LEAKED details of the National Security Council meeting at which Theresa May decided to let Chinese telecoms firm Huawei build supposedly “non-core” parts of the 5G network showed how commercial considerations trump all else in Brexit Britain.Visiting China in February last year the prime minister announced £3bn of spending by Huawei in the UK, which her international trade secretary Liam Fox declared “another significant vote of confidence in our world-leading tech industry”. Since then, Huawei’s chief financial officer has been charged in the US with fraud and sanctions violations, and other evidence of cyber-crime has emerged, such as stealing information from T-Mobile.
Yet, with reports of business secretary Greg Clark and chancellor Philip Hammond supporting May last week on the question of Huawei and 5G, immediate financial considerations evidently won out. As for the distinction between “core” and “non-core”, this is thought more convenient than real.
The security issue is serious. Just last month the government oversight board which monitors Huawei’s cyber security found a number of “concerning issues”. It could give “only limited assurance that the long-term security risks can be managed in the Huawei equipment currently deployed in the UK”.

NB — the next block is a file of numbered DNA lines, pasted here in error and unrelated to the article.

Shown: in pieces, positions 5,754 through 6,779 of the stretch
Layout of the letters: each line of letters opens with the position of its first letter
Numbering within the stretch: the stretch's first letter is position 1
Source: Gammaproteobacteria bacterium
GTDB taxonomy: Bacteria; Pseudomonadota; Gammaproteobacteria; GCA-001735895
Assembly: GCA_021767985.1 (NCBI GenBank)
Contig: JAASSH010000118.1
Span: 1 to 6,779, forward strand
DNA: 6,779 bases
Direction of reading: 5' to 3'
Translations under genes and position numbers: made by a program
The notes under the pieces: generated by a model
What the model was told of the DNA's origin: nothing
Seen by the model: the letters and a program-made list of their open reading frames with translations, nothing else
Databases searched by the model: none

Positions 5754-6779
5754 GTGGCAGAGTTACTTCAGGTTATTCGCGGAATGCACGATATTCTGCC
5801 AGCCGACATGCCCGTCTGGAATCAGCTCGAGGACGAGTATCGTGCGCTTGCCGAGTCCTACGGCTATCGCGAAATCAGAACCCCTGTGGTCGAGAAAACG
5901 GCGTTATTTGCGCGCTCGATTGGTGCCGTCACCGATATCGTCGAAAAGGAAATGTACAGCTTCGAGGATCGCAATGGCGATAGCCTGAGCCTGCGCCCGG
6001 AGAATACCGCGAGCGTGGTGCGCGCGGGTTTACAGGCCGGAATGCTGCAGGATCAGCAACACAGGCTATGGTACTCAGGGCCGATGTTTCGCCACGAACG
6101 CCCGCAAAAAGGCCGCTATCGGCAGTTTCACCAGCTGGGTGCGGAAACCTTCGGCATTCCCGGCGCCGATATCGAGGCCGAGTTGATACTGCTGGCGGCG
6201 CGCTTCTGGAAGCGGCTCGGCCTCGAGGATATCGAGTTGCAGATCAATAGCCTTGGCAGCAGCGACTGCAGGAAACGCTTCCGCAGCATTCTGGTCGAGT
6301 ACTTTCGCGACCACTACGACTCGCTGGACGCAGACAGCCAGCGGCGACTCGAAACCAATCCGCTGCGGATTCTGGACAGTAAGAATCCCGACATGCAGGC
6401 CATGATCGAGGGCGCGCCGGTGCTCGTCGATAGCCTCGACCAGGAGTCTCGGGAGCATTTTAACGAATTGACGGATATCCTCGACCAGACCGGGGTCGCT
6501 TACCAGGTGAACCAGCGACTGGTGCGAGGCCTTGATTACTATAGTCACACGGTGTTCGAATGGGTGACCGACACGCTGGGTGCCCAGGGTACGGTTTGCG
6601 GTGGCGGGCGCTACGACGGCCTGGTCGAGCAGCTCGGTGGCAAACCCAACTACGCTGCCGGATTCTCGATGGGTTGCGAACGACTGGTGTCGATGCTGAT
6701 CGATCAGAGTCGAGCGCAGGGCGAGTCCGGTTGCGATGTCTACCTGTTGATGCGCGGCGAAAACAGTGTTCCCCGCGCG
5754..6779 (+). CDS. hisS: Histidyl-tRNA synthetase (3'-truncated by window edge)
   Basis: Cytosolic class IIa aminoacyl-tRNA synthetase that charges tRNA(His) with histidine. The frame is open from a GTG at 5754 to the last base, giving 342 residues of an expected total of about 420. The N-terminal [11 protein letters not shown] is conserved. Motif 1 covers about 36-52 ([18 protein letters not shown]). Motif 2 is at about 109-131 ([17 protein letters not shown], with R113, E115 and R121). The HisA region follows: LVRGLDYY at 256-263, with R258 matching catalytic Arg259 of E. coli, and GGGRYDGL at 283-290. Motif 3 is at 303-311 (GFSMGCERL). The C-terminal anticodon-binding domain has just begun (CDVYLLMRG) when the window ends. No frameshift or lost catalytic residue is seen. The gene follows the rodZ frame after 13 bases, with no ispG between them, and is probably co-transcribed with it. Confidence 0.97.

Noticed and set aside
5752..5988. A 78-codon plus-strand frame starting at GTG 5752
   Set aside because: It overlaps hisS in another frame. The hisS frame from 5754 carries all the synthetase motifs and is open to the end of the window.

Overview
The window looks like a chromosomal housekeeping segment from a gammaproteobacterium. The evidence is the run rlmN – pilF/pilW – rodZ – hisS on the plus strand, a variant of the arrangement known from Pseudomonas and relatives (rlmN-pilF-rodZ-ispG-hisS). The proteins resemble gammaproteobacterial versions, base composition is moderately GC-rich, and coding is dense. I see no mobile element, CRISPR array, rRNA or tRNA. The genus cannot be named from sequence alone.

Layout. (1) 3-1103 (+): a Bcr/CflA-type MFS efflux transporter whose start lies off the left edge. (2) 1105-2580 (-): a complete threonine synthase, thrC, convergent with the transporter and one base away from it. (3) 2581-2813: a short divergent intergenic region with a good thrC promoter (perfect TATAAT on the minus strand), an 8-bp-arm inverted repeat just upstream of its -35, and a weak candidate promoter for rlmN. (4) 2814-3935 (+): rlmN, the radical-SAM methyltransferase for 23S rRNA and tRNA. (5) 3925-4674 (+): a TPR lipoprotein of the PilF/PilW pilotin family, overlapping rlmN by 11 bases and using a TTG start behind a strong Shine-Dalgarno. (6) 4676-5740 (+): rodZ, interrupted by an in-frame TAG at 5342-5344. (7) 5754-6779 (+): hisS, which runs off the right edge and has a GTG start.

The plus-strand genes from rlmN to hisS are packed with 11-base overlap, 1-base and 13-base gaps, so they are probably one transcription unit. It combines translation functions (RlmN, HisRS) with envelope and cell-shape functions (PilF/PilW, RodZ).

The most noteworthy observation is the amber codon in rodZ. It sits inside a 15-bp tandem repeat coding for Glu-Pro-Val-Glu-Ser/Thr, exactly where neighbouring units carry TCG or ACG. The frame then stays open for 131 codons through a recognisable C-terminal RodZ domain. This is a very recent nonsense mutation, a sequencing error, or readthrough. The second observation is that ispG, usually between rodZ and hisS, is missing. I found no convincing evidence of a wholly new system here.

Explaining that “the UK’s mitigation strategy for the use of Huawei equipment… expects industry good practice software engineering and cyber security development and support processes as a basis”, the board reported that “Huawei currently does not meet that basic expectation”. New equipment “will make that risk management even harder”.
‘Run towards China’
Earlier in April, parliament’s foreign affairs committee, chaired by former army intelligence officer Tom Tugendhat MP, expressed “considerable grounds for concern about Huawei’s involvement in the UK’s 5G infrastructure”. Yet, despite what appear to be security risks in a company that is at the mercy of the intrusive Chinese state, the prime minister is clearly unwilling to let Beijing down – as the US and Australia have done by rejecting it for 5G work. In this, May continues a decade of kow-towing by predecessors, notably David Cameron and George Osborne, who said Britain “should run towards China”.
Huawei’s strategy of inveigling itself into the British establishment seems to be paying dividends. The company’s UK chairman is former non-executive director at the Cabinet Office and ex-BP boss Lord Browne, while former trade promotion head Sir Andrew Cahn also sits on the board and ex-government chief information officer John Suffolk is now Huawei’s “global cyber security and privacy officer”.
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